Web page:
Rubicon of Action Phases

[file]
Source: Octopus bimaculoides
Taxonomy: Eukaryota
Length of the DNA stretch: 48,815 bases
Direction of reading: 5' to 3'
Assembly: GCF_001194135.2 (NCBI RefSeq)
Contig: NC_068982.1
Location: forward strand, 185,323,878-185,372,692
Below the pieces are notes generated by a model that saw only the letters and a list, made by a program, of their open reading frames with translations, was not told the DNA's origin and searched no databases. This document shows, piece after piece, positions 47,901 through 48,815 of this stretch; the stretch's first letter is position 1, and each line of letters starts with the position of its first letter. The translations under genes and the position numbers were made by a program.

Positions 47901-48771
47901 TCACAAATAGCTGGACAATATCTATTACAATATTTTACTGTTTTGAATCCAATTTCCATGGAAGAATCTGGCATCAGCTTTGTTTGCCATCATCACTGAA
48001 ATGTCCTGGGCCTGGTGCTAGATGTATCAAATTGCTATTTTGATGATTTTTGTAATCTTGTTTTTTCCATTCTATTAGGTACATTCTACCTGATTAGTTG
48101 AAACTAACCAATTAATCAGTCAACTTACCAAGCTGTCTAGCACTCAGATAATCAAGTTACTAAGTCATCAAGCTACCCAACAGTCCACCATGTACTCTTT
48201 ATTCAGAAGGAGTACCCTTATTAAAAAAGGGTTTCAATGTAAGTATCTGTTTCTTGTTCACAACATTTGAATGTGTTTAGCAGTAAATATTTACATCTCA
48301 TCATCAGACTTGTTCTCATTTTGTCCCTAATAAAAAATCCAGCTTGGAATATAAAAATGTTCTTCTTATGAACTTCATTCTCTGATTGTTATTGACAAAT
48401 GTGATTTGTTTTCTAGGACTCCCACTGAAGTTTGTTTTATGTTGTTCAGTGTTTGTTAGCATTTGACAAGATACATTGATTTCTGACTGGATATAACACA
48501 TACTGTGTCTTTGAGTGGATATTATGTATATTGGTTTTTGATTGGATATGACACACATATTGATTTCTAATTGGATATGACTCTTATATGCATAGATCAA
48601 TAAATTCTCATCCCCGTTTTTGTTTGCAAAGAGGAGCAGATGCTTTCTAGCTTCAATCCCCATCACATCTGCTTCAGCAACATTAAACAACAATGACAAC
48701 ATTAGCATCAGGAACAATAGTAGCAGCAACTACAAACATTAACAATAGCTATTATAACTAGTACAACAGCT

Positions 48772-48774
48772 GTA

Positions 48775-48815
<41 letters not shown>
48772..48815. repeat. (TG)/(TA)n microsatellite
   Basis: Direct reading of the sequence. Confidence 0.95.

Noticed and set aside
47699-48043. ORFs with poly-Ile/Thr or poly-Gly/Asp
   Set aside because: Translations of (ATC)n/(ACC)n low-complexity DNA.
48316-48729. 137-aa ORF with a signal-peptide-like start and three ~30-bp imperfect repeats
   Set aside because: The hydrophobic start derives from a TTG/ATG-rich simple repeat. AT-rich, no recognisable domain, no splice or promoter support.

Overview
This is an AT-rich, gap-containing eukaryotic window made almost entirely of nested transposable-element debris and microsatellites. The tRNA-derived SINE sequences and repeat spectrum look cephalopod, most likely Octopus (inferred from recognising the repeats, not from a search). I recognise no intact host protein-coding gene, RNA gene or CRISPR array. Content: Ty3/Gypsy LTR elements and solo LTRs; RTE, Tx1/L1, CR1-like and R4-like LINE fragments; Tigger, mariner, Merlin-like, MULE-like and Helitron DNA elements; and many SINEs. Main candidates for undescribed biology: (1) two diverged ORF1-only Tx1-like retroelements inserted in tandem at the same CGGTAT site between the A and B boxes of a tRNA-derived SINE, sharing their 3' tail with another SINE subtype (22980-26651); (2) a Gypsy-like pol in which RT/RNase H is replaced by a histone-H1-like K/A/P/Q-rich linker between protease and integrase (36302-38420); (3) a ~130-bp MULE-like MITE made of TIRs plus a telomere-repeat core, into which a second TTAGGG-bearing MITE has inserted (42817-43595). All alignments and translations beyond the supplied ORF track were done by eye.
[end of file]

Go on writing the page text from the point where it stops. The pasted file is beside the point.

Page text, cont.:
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The Rubicon Model of Action Phases The Rubicon is a mindset theory of action phases in decision-making proposing that care should be taken first in making the decision, then commitment sustained once the decision is made. The model suggests that there is an activation of different cognitive procedures in the process of task tackling by persons. Particularly, the mindset theory of action phases forms the foundation of research in the planning process (Brandstätter, Heimbeck, Malzacher, & Frese, 37-59), which envelopes the formation of goals, initiation of the project, scheduling and change intervention. The word “Rubicon” originates from the name of a river in ancient civilizations that separated the Roman Empire from the Gauls. When Julius Caesar was expanding Rome he reached the Rubicon River knowing that if they crossed it they would initiate a battle ‘til death with the fearless Gauls and there would be no retreating. Caesar had to carefully examine his potential decisions and then commit to the one he had made, thus incepting a term in decision-making called “crossing the Rubicon” when there is a single, irreversible decision to be made. This research paper summarizes the foundations of the Rubicon model, analyzes the distinction between deliberative and implemental mindsets and evaluates how the model applies to management techniques in the North American workforce. The Rubicon mindset theory asserts that there is a possibility of segmenting a particular course of action into four phases that are consecutively distinct from one another. The segmenting occurs based on the tasks that an individual executes successfully. The first segment is the pre-decision phase. In this phase, individuals establish different preferences among their wishes and desires on the basis of feasibility and desirability of each of their motives. The individual only chooses

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